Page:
bit = 1;

// prepare the log table, once

// actually initialized as constant

for (i=0;i<8;i++)

{

LogTable[bit]=i;

bit = bit<<1;

}

for (i=0;i<QTBYTE;i++) A[i]=0;

A[0] = 137; //10001001

A[1] = 255; //11111111

A[22] = 1;

A[31] = 12; //00001100

A[QTBYTE-1]= 128; //10000000

for (i=0; i<QTBYTE; i++)

{

BYTE p = A[i];

if (p != 0)

{

FindBitsSetTrick(p, QTBITS*i);

FindBitsSet(p, QTBITS*i);

}

}

}

void FindBitsSetTrick(BYTE n, int ref)

{

int bit, i;

BYTE tmp;

printf("\n%u\t",ref);

while (n > 0)

{

tmp = n & (n-1);

// xor operation shows the discovered bit

i = n ^ tmp;

bit = LogTable[i];

printf("[%d] ",ref+bit);

n = tmp;

}

}

// just to compare results

void FindBitsSet(BYTE n, int ref)

{

int count;

count=0;

printf("\n%u\t",ref);

while (n != 0)

{

if (n & 1)

printf("[%d] ",ref+count);

n=n>>1;count++;

}

}

Jose

Still interested?

The above code isn't theory. It is real code, ready to run in any C compiler. I have tested with Visual C++ 6.0 and the results between Dummy (by testing bit by bit) and tricky (dependent on how many bits are one), range from

omega(n/128) for 128 x BYTE or 16 x 64i, up to Theta(n).

That is: best case trick algorithm is as low as 16 iterations. Compared to 1024 Theta(n) of dummy algorithm, it is the best you can wait for.

By the way, the response is absolutely what stated in the question.

You wrote:

>int countOnes(int num) {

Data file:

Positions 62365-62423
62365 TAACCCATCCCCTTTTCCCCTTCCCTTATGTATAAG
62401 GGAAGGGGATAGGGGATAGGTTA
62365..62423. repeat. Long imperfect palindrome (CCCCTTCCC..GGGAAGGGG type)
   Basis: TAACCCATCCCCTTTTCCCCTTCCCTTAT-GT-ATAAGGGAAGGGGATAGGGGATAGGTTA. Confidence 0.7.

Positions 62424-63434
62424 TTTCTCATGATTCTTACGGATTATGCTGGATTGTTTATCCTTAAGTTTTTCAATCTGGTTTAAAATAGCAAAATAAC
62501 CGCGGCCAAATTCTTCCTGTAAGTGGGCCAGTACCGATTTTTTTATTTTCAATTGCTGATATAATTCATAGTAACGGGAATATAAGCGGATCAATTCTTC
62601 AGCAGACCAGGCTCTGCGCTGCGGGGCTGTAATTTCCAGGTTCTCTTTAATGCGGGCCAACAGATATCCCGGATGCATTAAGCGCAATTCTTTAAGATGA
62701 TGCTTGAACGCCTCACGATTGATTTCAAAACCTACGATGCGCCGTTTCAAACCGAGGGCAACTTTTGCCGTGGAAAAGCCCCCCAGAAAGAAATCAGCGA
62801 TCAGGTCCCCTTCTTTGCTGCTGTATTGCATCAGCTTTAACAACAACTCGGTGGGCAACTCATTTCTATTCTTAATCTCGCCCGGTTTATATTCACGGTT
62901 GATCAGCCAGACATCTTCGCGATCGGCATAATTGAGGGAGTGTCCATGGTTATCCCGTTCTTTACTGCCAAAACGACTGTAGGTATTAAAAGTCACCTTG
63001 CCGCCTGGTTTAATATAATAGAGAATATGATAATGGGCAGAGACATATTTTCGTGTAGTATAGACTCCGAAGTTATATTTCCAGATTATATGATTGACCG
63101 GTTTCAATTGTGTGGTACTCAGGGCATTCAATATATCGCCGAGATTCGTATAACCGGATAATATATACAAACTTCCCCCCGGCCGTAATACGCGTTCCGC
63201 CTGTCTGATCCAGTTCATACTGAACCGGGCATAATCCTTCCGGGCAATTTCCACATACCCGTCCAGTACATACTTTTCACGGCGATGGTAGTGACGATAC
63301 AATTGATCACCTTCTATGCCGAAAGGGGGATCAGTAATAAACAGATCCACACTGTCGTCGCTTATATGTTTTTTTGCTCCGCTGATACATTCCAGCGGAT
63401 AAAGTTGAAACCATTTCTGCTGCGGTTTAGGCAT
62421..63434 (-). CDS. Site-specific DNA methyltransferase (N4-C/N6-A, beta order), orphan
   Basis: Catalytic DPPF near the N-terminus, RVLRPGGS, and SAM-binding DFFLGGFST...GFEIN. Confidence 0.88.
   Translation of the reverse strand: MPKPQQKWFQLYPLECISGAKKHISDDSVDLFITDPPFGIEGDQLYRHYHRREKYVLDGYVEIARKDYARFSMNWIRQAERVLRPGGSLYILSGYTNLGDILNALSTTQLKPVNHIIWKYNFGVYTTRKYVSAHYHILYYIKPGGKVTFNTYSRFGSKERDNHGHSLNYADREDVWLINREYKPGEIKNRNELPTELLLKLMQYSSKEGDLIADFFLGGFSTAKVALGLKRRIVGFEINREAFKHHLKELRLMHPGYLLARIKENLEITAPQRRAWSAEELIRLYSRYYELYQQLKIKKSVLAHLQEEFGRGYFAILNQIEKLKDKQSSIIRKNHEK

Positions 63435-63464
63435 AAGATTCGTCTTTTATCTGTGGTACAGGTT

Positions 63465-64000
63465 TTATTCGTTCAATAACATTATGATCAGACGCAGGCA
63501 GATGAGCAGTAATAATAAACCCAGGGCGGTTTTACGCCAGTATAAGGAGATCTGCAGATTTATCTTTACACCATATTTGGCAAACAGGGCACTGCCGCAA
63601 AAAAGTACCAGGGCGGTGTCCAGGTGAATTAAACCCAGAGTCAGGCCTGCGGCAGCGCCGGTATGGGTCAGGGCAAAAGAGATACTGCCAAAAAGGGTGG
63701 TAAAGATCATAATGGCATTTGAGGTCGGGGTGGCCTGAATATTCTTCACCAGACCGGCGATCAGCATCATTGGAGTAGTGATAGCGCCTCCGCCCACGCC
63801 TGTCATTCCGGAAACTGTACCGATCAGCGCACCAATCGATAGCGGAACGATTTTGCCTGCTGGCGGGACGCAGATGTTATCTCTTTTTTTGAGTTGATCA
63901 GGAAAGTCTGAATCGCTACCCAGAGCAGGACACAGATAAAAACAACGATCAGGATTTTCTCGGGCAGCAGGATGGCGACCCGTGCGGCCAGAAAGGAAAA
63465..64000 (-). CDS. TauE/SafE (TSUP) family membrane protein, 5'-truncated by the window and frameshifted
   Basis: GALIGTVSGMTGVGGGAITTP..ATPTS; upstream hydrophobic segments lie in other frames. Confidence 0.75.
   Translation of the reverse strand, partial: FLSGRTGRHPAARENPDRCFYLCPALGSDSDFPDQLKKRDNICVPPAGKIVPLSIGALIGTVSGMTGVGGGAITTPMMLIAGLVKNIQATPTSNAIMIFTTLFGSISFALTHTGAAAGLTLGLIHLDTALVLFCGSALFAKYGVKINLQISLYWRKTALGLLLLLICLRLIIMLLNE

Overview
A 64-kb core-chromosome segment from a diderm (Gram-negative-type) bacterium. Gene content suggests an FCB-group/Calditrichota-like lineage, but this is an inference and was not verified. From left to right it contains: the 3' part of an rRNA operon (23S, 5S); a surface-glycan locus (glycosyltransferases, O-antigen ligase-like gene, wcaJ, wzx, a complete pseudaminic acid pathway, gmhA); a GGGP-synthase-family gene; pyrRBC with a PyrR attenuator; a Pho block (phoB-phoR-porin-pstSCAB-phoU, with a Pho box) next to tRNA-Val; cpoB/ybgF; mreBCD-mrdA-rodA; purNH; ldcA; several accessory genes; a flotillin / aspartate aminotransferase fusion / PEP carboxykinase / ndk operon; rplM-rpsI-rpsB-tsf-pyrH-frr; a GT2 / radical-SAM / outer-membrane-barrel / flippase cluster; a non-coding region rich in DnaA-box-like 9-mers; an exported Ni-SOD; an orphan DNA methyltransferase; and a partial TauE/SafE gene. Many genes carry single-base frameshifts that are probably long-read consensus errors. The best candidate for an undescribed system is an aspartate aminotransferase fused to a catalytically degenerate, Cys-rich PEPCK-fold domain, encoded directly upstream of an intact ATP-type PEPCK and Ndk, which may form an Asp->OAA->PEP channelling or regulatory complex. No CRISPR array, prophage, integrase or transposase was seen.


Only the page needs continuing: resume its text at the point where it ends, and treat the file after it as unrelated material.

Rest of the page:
>while(num) {

>number = number & (number -1);

>numOnes++;

>}

>return numOnes;

>}

The void FindBitsSetTrick(BYTE n, int ref) I post is absolutely the same complexity. O(p).

You wrote:

>I am looking for how to skip the unset bits;

>for example if bit 0 and bit 1024 is set how do I skip checking

>all the bits in between?

>

>The run time of this is o(p) where p is the number of 1's in the int.

The loop in my posting:

if (p != 0)

{

FindBitsSetTrick(p, QTBITS*i);

FindBitsSet(p, QTBITS*i);

}

Skips groups of 8 zero bits (64 if implemented with int64) at once. Only the first and last bytes will be tested. And just the set bits in these will be tested.

You wrote:

>So I will need to fall back to some bit twiddling tricks.

No need for it. The solution I post is exactly a trick on bits. BTW I discoverd the trick on your own example.

If I am wrong, please tell me. I would be glad in continue the hunting for the solution and really glad if it would be useful to you.

Thank you.

Jose

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Look at the function:

y = x xor (x-1)

For example, take the bitmap

0110010110101000001000

apply the function and you get

0110010110101000001000

xor

0000000000000000000111

Now that doesnt actually seem to help much but hold on! Add one to it and subtract it from the original number and you've removed the bottom bit of the pattern! Repeat that until the number becomes zero and you know how many bits there were, and you may actually have looped less than n times!

Pretty good if more than usual are zero (or one for that matter). If bits are equally likely to be in either state then you only loop n times so it should work.

Now this is just a guess, I havent tested this but it would be something like:

unsigned long bits = 0x12345678L;

int count = 0;

for ( count = 0; bits != 0; count++ )

{

bits -= (bits ^ (bits-1)) + 1;

}

This should be O(n) at maximum I think!

If the bits appear in clumps, like in a one-bit deep image, it may be worth inverting the value each time around the loop.

Paul